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Schools add another ‘S’ to STEM—for sports

The District Administration – Steven Wyman-Blackburn

“Administrators from the Houston area discovered a more effective way of teaching terminal velocity and gravity—by keeping students afloat on 150-mph winds inside a vertical tunnel. The experience—hosted by the indoor skydiving facility iFLY—is one of many physical activities that schools use to better engage students in STEM courses. “PE-based STEM brings life back into physics,” says Georgette Yakman, founder of STEAM Education, a company that provides PD. “It connects athletes to the deep level of mathematical science behind their movements.”(more)

Pushing Kids in Sports vs. Pushing Kids in School

Education Next – Robert Pondiscio

“Hand wringing over Americans’ obsession with sports at the expense of academics is a hardy perennial in education writing, social commentary, and even sketch comedy. Many parents “don’t push their children very hard when it comes to academics” Perry explains, because they “don’t necessarily believe in the connection between effort and academic achievement, and don’t believe that academic success is within reach of any student willing to work hard for it.” Not quite right. For starters, I don’t buy entirely the comparison; I’d wager that most parents still make participation in organized sports conditional based on their child’s keeping his or her grades up. It’s also easier for most parents to engage with their child’s athletics than academics. By the time my daughter was in middle school, my days of helping with her math homework were over. But I can still lace ‘em up and go for a run with her.”(more)

Are ‘non-competitive sports days’ really better for school kids?

The Guardian – Leo Benedictus

“According to a recent survey, 57% of parents with children at primary school say their sports day is “non-competitive”. This means an event in which “everyone joins in via a team-focused event where individuals are not singled out”, says Families Online, which conducted the survey. In practice, this often results in schools dividing the children into groups that do compete, while parents yell encouragement from the sidelines. There are no school records to be broken and no tears on podiums. The survey found that 86% of its responders do not approve.”(more)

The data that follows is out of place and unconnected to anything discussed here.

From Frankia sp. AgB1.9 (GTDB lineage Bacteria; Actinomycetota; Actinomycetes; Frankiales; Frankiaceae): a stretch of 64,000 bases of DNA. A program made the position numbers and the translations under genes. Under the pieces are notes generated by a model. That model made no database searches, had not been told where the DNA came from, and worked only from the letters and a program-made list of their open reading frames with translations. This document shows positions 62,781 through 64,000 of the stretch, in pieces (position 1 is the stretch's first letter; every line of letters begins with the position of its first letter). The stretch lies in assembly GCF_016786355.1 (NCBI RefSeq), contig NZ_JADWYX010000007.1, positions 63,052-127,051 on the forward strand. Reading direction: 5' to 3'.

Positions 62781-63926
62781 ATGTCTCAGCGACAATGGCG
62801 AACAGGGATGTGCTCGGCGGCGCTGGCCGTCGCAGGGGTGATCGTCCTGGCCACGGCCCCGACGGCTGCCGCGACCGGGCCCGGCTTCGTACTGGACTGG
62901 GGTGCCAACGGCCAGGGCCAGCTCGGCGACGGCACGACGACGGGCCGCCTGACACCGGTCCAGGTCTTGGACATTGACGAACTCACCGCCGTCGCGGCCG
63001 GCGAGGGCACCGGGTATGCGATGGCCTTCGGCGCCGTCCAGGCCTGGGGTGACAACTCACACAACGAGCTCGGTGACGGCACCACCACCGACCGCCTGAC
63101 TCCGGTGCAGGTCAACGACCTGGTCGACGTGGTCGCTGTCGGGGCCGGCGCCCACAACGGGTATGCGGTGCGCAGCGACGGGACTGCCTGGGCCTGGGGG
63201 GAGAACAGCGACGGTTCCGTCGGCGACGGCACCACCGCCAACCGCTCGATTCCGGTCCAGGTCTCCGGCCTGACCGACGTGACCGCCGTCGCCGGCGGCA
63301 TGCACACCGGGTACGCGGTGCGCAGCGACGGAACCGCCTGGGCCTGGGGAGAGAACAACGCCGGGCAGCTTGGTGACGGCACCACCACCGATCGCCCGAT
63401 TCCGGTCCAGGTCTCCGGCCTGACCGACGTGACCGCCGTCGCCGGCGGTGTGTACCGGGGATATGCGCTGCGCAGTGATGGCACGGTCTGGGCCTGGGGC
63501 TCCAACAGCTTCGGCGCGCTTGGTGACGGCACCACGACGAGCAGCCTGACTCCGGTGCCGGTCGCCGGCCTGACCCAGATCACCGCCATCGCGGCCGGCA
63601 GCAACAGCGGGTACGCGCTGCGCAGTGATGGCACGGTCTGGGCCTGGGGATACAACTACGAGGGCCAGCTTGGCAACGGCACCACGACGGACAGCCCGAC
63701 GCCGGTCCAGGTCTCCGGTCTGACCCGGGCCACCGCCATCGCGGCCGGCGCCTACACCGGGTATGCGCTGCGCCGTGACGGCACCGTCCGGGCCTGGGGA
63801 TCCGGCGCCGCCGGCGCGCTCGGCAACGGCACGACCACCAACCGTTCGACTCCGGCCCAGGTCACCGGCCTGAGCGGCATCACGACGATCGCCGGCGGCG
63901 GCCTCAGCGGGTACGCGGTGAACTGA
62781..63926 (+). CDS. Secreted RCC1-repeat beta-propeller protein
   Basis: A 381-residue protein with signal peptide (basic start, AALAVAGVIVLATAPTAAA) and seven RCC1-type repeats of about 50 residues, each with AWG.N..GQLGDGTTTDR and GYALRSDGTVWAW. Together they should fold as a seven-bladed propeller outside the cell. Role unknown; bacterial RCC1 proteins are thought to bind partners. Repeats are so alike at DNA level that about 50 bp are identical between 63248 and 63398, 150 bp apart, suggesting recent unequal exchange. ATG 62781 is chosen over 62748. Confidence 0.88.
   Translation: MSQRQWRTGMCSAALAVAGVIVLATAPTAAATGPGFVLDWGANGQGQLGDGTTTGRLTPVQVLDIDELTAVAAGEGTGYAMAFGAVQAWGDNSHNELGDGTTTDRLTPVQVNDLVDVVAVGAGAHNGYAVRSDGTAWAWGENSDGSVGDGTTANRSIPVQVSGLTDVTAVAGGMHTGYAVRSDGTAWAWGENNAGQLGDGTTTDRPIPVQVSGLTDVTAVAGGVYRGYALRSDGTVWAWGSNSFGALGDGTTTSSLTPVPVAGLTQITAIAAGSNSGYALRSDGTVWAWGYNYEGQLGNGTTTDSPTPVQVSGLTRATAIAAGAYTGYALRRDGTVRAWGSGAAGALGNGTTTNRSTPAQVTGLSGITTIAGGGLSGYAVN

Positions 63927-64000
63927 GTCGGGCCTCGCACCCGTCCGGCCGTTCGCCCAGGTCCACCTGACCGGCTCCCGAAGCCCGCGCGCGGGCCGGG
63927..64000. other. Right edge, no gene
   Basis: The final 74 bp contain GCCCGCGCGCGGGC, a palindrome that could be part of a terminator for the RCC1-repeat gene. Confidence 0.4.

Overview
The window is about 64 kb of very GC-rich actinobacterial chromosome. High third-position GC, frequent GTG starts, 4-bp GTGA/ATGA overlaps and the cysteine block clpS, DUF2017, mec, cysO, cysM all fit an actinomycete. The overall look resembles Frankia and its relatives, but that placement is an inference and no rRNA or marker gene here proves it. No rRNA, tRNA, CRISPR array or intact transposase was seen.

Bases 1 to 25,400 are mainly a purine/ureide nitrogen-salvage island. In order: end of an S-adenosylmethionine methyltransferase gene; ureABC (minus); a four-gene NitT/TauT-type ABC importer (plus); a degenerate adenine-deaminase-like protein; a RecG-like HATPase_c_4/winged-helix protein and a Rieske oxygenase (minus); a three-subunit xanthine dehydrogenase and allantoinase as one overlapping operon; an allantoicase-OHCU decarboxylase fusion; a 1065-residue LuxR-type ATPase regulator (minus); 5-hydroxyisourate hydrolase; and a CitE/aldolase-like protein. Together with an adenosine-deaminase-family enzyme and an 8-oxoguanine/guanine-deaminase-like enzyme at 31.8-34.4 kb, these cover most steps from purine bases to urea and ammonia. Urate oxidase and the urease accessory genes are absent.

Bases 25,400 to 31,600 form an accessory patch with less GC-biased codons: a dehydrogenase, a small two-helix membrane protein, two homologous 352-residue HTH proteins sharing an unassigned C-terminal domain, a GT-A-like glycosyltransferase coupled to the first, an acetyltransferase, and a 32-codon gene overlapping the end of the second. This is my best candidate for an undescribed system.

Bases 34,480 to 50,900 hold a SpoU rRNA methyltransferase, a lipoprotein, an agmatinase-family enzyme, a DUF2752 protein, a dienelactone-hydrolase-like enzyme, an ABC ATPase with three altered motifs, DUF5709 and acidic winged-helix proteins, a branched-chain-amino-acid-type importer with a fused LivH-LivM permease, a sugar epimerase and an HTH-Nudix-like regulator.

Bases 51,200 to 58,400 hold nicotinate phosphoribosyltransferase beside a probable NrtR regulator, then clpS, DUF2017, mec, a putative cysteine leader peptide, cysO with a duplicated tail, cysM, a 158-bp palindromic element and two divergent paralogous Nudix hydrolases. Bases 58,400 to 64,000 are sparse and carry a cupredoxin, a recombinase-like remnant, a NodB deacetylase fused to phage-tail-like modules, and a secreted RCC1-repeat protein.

Boys more likely to hide a concussion than girls

Medical X-Press – Maureen Salamon

“When it comes to reporting a sports-related concussion, high school boys are less likely to speak up than high school girls, new research reveals. The findings, derived from surveying nearly 300 young Michigan athletes, highlight a “show-no-weakness” mentality that experts say needs to change to protect brain health. “Males are more worried about what their peers or coaches would think of them if they reported [their concussion],” said study author Jessica Wallace. She’s director of the master of athletic training program at Youngstown State University in Ohio.”(more)

Op-Ed: Football Can Inspire Future STEAM Leaders

The U.S. News and World Report – Kelvin Beachum, Jr. and Jesse Lovejoy

“Football and STEAM education might not seem like a logical tandem on the surface. Through deeper exploration, we discover these seemingly opposite activities are a complementary match in inspiring young people to explore new subjects and further define their passions, futures and career opportunities. The game of football is influenced by fundamental principles of science and incorporates subjects from physics to geometry to material science. Applying these concepts can be the ultimate common denominator for kids entering a formal or informal learning environment with questions about why STEAM matters, why it’s relevant or why it’s cool. Solving for that last question is crucial to engagement.”(more)

Water outperforms sports drinks for young athletes

Medical X-Press – Staff Writer

“Most youngsters don’t exert themselves at an intensity or duration that requires the extra sugar and salt contained in sports drinks, said Dr. Matthew Silvis. He is director of primary care sports medicine at Penn State Health Medical Center. “Sports drinks can replenish some of what you lost during exercise, but you really need to be exercising for more than 45 minutes to an hour before you would consider that,” Silvis said. “Many of our kids are not doing enough to warrant it,” he added in a university news release. Also, giving children sports drinks with extra sugar puts them at risk for weight gain and tooth decay, Silvis and his colleagues noted.”(more)